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Snowballs Paperback – Feb 1 2001

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Product Details

  • Paperback: 36 pages
  • Publisher: Houghton Mifflin Harcourt; Reprint edition (Feb. 1 2001)
  • Language: English
  • ISBN-10: 0152020950
  • ISBN-13: 978-0152020958
  • Product Dimensions: 0.6 x 26 x 28.6 cm
  • Shipping Weight: 159 g
  • Average Customer Review: 4.6 out of 5 stars  See all reviews (8 customer reviews)
  • Amazon Bestsellers Rank: #43,098 in Books (See Top 100 in Books)
  • See Complete Table of Contents

Product Description

From Publishers Weekly

With her signature masterfully designed cut-paper (and found-object) collages, Ehlert takes a time-worn topicAbuilding a snowmanAand makes it "as fresh as new-fallen snow," said PW. Ages 3-8. (Oct.)
Copyright 1999 Reed Business Information, Inc.

From School Library Journal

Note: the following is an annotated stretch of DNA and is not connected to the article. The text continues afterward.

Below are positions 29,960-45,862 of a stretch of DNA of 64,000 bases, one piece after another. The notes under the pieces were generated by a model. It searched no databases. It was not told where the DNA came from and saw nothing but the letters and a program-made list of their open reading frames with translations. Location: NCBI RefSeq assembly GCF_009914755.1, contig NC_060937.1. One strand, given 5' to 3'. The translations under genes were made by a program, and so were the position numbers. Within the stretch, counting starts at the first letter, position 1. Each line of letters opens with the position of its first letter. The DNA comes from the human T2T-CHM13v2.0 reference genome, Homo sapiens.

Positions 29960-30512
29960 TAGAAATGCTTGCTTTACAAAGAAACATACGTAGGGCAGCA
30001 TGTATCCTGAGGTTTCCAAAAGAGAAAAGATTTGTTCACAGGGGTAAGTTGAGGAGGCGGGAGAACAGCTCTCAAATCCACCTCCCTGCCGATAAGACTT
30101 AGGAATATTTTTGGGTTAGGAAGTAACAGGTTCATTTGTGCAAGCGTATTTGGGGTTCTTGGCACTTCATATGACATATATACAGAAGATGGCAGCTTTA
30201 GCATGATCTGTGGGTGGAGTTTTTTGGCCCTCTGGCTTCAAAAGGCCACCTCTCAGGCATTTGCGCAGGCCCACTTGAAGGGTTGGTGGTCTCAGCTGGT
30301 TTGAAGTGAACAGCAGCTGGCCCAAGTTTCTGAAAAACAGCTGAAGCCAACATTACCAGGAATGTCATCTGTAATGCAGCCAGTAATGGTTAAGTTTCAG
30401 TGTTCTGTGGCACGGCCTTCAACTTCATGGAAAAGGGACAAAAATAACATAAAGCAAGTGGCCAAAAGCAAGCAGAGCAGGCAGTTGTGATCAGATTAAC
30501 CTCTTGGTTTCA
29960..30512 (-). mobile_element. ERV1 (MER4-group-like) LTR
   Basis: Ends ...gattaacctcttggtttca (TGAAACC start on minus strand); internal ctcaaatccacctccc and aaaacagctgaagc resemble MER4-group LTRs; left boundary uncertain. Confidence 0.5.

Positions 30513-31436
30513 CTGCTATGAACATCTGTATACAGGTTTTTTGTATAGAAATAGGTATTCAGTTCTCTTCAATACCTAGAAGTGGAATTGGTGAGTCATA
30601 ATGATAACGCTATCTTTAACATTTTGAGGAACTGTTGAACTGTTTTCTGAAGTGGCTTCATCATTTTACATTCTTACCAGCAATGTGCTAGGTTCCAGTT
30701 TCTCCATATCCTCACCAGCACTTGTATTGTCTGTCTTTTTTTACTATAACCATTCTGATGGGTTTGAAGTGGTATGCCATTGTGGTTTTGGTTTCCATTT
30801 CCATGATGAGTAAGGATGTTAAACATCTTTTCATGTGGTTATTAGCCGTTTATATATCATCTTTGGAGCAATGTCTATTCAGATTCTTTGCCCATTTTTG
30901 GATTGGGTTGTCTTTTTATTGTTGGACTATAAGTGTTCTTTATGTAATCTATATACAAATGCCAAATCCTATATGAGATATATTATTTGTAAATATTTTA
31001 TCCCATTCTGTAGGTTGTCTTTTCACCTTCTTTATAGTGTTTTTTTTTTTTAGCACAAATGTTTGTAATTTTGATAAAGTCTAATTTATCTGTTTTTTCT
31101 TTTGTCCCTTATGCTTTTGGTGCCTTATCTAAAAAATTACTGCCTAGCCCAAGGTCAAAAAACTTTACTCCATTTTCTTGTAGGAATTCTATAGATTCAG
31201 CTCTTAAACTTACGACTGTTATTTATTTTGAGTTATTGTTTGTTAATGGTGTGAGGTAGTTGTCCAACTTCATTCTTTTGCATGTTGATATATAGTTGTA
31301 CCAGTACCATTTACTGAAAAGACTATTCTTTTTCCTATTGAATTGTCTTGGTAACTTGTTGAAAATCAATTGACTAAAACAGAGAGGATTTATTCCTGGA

PreSchool-Grade 2?Ehlert once again displays the innovative collage style that so vividly celebrated spring and summer in Growing Vegetable Soup (1990) and Planting a Rainbow (1988), and autumn in Red Leaf, Yellow Leaf (1991) and Nuts to You! (1993, all Harcourt). Here, she puts a creative twist on one of the favorite traditions of winter?building a snowman, or, in this case, a snow family, including pets. Children who believe snowmen must have charcoal eyes and carrot noses will be inspired by the unique adornments, for each creation here is decorated with the narrator's cache of "good stuff in a sack." Mom's hair is a Guatemalan belt; boy's nose is a toy compass; baby's arms are plastic picnic forks; dog's spots are a collection of buttons. As in the previous books, bold, rhyming text describes the simple pleasures of the season. The contrasting sensations of the crisp iciness and dreary isolation of winter are effectively created by placing the colorfully decorated white figures against a textured gray background on double-page vertical spreads. The background glows bright orange as the sun appears. Ehlert concludes her book with some winter facts, photographs of snowmen, and a recipe for popcorn balls. Another spectacular effort.?Kathy Piehl, Mankato State University, MN